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Frequently Asked Questions

Intro: The answers to Frequently Asked Questions in connection with Structured Negotiations and Lainey’s work appear below. These questions and answers are divided into the following topics:

There is also a section in these FAQs about finding information on this web site. Please contact us if there is information that you think would be helpful on this page.

Finding information on this web site

How Can I find Settlement Agreements on this web site?
This web site offers a list of all settlement agreements in alphabetical order. You may also search for settlement agreements by category. For example, there are nine settlement agreements in the Web Accessibility Settlements category, and twenty settlement agreements in the Talking ATM Settlements category.

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Structured Negotiations Questions

What are Structured Negotiations?
Structured Negotiations are both an advocacy method and a dispute resolution method. The method is collaborative, focuses on solution and seeks a win-win resolution to issues of accessibility. Structured Negotiations occur without litigation. They have been used by the Law Office of Lainey Feingold for almost twenty years to increase access to technology and information. Companies such as Walmart, CVS, Bank of America and Major League Baseball have participated in the process. Visit the Structured Negotiations Page to find a list of all agreements reached as a result of Structured Negotiations. Read the Fifteenth Anniversary post about the use of Structured Negotiations.
How do Structured Negotiations begin?
Structured Negotiations begin with advocates seeking access to information, technology or services. When access is not forthcoming, a lawyer sends a letter introducing the advocates, describing the accessibility problem and explaining the legal reasons why accessibility is required. The letter also discusses the importance of accessibility to the disability community and potential solutions to the identified issue. If the entity to whom the letter is sent is willing to engage in the process, a “Structured Negotiations Agreement,” or ground rules document is signed to protect the interests of all parties during the negotiations.
What are the results of Structured Negotiations?
Structured Negotiations are collaborative. If all parties agree, a legally binding written settlement agreement is negotiated and signed. These agreements are similar to those reached when a lawsuit settles, and typically include training and maintenance requirements in addition to obligations to fix the access issue that started the discussions. A current list of all Settlement Agreements reached as a result of Structured Negotiations is available on this site. You can also find a list of all press releases issued to announce Structured Negotiations settlements.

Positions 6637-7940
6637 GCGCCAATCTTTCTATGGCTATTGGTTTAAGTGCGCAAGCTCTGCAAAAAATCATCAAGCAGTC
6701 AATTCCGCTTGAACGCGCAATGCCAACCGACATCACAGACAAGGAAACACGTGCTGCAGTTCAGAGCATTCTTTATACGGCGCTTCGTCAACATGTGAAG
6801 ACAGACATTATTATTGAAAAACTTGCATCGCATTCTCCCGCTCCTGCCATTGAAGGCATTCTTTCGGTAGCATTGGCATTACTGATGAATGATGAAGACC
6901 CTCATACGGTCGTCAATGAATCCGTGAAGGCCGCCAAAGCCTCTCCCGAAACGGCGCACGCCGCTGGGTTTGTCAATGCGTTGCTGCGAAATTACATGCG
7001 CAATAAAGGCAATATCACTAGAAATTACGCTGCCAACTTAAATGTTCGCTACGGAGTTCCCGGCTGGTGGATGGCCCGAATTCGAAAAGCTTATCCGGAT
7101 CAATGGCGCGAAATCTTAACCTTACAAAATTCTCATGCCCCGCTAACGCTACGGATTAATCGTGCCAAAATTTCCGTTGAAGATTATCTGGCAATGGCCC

What issues are best suited for Structured Negotiations?
Structured Negotiations has been used to achieve Talking ATMs, accessible websites, accessible mobile applications, braille, large print, electronic and audio financial and health information, tactile point of sale devices, video description equipment in movie theaters, and accessible pedestrian signals. Recently Structured Negotiations have brought talking prescription information to Walmart, CVS and Walgreens. The method has also been successfully used in several cross-disability hospital access cases around the country. The method has the potential to be effective with a wide range of other issues.
How can individual advocates and advocacy organizations become involved in Structured Negotiations?
If you have an issue you think might be appropriate for Structured Negotiations that involves a national, state or regional institution, and have been unable to resolve it on your own, please contact us.
How can you learn more about Structured Negotiations?
Lainey Feingold was featured as part of the podcast series conducted by Sarah Horton and Whitney Quesenbery, the authors of A Web for Everyone. You can read a transcript or listen to the April 2014 Web for Everyone podcast about Structured Negotiations. Structured Negotiations was also the topic on the February 2014 Eyes on Success program. You can listen to or review a transcript of a February, 2014 Eyes on Success podcast about structured negotiations

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Accessible Credit Reports Questions

How can I get my free annual credit report on-line?
Accessible on-line credit reports can be found by going to the free annual credit report web site sponsored by the major United States credit reporting agencies. This site and the reports themselves have been designed to meet the Web Content Accessibility Guidelines issued by the World Wide Web Consortium (w3c).